This was really one of those moments when you see something that you read about in the history books, and is now right in front of you.
I really did try getting an image of her from the corner of the hanger but just could not get it right.
The Spitfire in the image is quite an interesting one too, as it was the end result of a TV Program called James May’s Toys. In this particular episode James May and his helpers successfully constructed a 1-1 replica of an Airfix model of a Spitfire. The pieces were built out of out of fibreglass. Unfortunately the fibreglass pieces couldn’t support their own weight without internal supports, which were added to ensure it would be strong enough so that it did not collapse.
There is a display of German rockets and missiles, and the V1 was of interest, although I have not been able to find out whether this is the real thing, or a replica. Behind the V1 is a V2, and the dayglo aircraft to the left is a Boulton Paul Balliol T21 advanced trainer.
There were a number of smaller aircraft scattered around the hanger, and these range from a Chipmunk,
To a de Havilland Devon,
To a Trans Antarctic Expedition branded Auster T7 that was fitted with skis for the 1956 Commonwealth Trans-Antarctic Expedition led by Dr Vivian Fuchs. It was known as the Auster Antarctic.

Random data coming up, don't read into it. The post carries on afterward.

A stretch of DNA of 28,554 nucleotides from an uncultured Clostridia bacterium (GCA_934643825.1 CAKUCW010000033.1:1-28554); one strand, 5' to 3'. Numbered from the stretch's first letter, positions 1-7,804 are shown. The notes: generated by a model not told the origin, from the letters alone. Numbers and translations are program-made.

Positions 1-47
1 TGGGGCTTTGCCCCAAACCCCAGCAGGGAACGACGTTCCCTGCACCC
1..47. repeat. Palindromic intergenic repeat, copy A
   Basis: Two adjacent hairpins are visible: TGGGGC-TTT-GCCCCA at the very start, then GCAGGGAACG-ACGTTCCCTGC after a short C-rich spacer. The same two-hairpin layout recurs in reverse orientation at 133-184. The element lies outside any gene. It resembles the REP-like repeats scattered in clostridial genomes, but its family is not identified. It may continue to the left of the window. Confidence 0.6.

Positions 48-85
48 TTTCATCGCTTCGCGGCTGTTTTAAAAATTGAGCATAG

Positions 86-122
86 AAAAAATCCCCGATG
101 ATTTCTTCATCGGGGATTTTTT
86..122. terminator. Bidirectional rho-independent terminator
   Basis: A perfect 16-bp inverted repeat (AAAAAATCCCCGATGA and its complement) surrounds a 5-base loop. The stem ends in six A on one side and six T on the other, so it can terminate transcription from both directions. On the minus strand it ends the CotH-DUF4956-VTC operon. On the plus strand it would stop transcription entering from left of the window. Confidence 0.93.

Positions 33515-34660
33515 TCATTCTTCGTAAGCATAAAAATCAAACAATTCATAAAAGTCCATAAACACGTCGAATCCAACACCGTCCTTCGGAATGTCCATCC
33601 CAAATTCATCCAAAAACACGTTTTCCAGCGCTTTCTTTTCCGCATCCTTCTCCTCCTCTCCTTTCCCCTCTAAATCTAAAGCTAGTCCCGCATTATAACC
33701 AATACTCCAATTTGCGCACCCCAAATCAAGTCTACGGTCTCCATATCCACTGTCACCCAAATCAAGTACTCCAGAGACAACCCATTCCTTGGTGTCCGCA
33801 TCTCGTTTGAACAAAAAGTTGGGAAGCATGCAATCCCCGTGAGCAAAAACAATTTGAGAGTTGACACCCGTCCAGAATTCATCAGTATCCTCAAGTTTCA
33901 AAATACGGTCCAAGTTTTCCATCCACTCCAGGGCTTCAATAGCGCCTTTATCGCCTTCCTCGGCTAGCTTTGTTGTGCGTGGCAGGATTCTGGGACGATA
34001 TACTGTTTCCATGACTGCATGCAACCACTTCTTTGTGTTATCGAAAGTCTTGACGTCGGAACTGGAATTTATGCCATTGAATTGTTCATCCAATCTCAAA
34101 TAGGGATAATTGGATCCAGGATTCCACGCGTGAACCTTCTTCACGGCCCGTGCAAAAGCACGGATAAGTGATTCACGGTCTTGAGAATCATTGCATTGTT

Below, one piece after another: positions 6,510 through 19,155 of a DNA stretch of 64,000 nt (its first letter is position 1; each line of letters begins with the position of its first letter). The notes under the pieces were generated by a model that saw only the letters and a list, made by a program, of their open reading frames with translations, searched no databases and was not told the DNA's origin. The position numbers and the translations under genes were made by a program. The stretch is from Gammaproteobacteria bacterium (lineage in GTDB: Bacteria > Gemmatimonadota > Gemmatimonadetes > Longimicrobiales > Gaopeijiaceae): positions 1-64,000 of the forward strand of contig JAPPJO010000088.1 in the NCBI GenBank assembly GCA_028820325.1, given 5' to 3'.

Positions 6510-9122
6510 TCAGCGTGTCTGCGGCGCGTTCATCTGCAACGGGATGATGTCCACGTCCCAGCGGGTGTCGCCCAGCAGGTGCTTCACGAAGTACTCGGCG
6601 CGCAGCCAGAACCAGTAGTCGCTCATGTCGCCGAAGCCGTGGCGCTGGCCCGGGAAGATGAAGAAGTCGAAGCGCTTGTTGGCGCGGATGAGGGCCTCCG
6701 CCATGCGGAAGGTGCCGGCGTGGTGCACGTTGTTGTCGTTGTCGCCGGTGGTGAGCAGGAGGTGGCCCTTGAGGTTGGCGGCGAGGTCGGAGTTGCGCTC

It was getting late and time was marching. I had two more places to visit, and these were a Lockheed Hercules C130 MK3 that was parked outside and close to the hanger.
and the Bristol Britannia 310 close to the visitors centre.
And then we were done. There are a few aircraft that I have not shown here, and of course my images are very variable because of differing light conditions or angles that I was forced to use.
As for the munchkins? well, they are an irritation, however, it was nice to see children being enthusiastic about what they were doing, sprawled on the floor scribbling furiously on paper, or sitting quietly at tables concentrating on some task that had been handed to them. They were all of an age where everything is a new discovery, and probably very few will remember this visit when they are older. However, inside those developing minds may be a pilot, or an engineer, or maybe a designer of the new supersonic airliner. You can never tell with children.
The museum is wonderful, although the food does tend to be expensive, and the shop has an excellent selection of goodies. My only gripe is about how difficult it can be to see an aircraft in its entirety. But, a good day was had, and old friends were seen “in the skin”. It never ceases to amaze me how different some aircraft are in real life compared to pictures, those V Bombers were probably one of four highlights, the others being the Catalina, the Casa and the Comet.
Maybe one day I will return, but if I never do at least this blogpost will serve as a reminder.
© DRW 2015-2018, created 29/03/2015, images migrated 29/03/2016